Victims of the payment protection insurance mis-selling scandal could have been under-compensated by £1 billion, an investigation has found.
Customers who may possibly have been affected had PPI on credit cards issued by Lloyds Banking Group, Barclays, MBNA and Capital One, it was reported.
All these banks claim to make every effort to pay the correct amount of compensation.
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The estimated shortfall uncovered by the BBC arose because some fees and charges that were triggered by mis-sold PPI policies have been left out of compensation calculations, which also involve adding interest, thereby dramatically reducing the amounts some customers would have otherwise received.
It commissioned independent consultant Cliff D'Arcy, who spent 12 years as a banker working in the PPI industry, to estimate the overall size of the shortfall and how much banks would have to pay to make it good.
Mr D'Arcy said: "I'm confident that the figure will be somewhere in the region of a billion pounds of extra compensation."
His calculation was based on factors such as typical penalty charges on credit cards, how many credit card users had PPI, how many of those paid charges and what interest they had to pay.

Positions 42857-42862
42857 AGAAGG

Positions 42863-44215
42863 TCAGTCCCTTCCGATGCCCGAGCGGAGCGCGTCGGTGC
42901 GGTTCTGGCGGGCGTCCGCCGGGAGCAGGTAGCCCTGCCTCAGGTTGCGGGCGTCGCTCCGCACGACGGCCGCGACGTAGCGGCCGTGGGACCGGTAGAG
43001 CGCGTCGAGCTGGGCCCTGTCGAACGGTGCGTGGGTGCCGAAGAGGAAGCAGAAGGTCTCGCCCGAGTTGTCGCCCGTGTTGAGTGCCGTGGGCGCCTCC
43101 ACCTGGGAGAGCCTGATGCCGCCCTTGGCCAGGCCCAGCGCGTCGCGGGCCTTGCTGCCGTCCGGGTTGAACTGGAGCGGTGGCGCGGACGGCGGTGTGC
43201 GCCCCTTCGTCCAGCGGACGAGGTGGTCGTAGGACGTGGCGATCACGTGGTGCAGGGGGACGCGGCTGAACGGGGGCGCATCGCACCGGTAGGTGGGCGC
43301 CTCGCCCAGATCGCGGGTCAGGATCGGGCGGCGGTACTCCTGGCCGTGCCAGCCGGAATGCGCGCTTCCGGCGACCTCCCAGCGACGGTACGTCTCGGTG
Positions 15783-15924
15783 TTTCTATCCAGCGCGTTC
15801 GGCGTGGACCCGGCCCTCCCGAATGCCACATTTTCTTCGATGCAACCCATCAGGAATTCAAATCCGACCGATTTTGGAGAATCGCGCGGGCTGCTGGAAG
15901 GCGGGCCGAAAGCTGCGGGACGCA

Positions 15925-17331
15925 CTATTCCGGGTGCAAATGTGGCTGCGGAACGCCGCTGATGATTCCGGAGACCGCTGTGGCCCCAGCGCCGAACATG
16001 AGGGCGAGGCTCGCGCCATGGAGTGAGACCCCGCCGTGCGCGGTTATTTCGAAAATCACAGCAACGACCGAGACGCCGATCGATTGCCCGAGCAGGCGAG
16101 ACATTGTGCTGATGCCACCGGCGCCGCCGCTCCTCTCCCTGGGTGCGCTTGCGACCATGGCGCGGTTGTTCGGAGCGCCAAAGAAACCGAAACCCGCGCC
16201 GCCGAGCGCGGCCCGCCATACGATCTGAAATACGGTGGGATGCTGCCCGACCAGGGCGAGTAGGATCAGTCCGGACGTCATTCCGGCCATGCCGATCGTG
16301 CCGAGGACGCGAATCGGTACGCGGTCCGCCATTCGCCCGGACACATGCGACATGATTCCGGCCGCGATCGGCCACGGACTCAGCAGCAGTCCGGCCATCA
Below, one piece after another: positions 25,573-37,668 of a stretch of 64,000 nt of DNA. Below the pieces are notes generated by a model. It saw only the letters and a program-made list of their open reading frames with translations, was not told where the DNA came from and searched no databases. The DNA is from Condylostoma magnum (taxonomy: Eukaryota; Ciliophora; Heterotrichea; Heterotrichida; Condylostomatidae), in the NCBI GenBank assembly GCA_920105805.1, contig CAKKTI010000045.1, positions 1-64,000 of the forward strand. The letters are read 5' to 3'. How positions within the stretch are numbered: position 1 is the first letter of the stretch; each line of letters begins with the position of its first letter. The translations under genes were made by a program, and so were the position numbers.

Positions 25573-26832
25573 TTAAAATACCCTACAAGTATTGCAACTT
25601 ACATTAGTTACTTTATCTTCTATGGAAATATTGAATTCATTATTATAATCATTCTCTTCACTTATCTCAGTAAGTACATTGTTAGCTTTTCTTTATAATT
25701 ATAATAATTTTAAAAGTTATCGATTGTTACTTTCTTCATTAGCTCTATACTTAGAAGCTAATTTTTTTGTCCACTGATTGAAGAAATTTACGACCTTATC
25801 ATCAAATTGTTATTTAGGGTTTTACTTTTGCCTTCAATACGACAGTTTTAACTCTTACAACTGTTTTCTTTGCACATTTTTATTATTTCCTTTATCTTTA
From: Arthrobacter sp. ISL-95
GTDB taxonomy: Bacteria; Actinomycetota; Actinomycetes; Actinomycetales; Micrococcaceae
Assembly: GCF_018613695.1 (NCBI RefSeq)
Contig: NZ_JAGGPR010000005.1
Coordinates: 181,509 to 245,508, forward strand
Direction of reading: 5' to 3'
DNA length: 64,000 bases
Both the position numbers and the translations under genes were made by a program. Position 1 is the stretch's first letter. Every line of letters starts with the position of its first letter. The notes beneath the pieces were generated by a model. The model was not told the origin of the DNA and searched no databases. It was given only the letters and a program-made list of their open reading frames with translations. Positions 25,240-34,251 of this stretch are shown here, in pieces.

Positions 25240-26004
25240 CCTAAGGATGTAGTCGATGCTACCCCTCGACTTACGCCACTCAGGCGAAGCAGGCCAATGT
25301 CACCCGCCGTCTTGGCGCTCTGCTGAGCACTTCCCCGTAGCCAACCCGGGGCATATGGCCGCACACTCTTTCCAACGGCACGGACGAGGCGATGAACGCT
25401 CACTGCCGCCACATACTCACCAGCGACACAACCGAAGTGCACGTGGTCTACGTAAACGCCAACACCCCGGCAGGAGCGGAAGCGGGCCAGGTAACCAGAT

The Financial Ombudsman Service (FOS), which resolves disputes between consumers and financial firms, said fees and charges triggered by mis-sold PPl premiums should be paid back.
Principal Ombudsman Caroline Wayman said: "If a fee is the result of the mis-sold PPI it should be given back, and if it's not included that would be a mistake."
Ms Wayman recommended that credit card customers who suspect their fees and charges were left out of their compensation calculations go back to their banks to ask what happened.
Which? said the Financial Conduct Authority (FCA) should investigate if any bank is found to have made systematic mistakes.
Lloyds Banking Group said: "When a customer lets us know that they may have incurred other costs because of their PPI policy, we will investigate and make an appropriate refund."
Barclays acknowledged that it has previously operated a month-by-month assessment of whether PPI premiums had triggered additional fees which, it said, met the requirements of the regulations and was independently assured. Barclays said it is now introducing a new, "enhanced" method.
MBNA said: "We are confident that our redress is correct, we have considered our methodology carefully and in detail. Our confidence is reinforced through external independent reviews."
Capital One said: "We aim to pay redress that puts the customer back in the position they would have been in if they had not had PPI."